Aberrant glycosylation, particularly overexpression of sialic acids (a process called sialylation), is a common feature in various cancer types contributing to immune evasion and tumor progression. Preclinical studies in other cancer types have shown that targeting sialic acids can improve survival and synergize with immunotherapy. However, the impact of tumor sialylation in pancreatic ductal adenocarcinoma (PDAC) progression, immune evasion and immunotherapy efficacy in vivo has remained unexplored until now.
WHAT THIS STUDY ADDS
Our study provides valuable insights into the influence of tumor sialylation on PDAC progression, immune evasion, and immunotherapy efficacy in an in vivo setting. We show that sialic acids in PDAC promote T-cell exclusion and hamper immunotherapy efficacy in vivo. Furthermore, we show that high expression sialylation-related genes in human PDAC is associated with poorer survival probability, decreased CD8+T cell numbers, and increased regulatory T cell frequencies. These results elucidate a novel mechanism underlying T-cell exclusion in the PDAC tumor microenvironment (TME).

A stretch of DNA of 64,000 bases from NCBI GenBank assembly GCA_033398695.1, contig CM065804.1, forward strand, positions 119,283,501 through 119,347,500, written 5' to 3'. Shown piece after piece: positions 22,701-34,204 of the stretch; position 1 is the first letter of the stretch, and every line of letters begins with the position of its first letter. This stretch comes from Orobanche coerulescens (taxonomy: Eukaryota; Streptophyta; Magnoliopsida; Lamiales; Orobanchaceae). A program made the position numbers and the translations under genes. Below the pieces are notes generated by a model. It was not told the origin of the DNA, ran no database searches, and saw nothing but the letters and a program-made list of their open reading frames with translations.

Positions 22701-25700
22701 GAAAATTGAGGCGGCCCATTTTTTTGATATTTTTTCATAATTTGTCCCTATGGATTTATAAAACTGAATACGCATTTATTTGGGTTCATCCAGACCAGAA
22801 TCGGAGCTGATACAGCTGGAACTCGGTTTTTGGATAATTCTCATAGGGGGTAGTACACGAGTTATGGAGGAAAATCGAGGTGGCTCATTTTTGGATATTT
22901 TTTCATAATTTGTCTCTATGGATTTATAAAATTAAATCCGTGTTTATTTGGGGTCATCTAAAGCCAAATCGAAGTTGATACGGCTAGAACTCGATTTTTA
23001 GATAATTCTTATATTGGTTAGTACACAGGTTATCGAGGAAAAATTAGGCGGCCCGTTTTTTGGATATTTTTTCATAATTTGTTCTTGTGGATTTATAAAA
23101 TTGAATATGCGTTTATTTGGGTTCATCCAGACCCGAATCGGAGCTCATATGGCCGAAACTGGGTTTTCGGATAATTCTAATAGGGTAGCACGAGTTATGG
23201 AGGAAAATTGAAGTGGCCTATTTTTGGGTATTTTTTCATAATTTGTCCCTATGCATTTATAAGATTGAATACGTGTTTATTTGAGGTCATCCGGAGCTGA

HOW THIS STUDY MIGHT AFFECT RESEARCH, PRACTICE OR POLICY
By understanding the role of sialic acids in shaping the immune microenvironment and promoting T-cell exclusion, this research opens up new avenues for the development of targeted immunotherapeutic strategies in PDAC. Targeting tumor sialylation presents a promising approach to enhance the efficacy of immunotherapy in PDAC. Additionally, the results suggest that expression levels of sialylation-related genes could serve as potential biomarkers for predicting immune responses and treatment outcomes in PDAC.
Pancreatic ductal adenocarcinoma (PDAC) is one of the most aggressive cancer types, often diagnosed at an advanced stage with limited treatment options, resulting in a 5-year overall survival of only 11%.1 While immune checkpoint blockade (ICB) has revolutionized cancer therapy in various cancer types, its effectiveness in PDAC remains limited.2 The limited effectiveness of ICB in PDAC is attributed to the relatively low mutational burden and the complex immunosuppressive tumor microenvironment (TME).3 Understanding the underlying mechanisms responsible for the immunosuppressive TME is crucial to overcome the immune inhibition and to develop novel therapeutic strategies that improve the survival of patients with PDAC.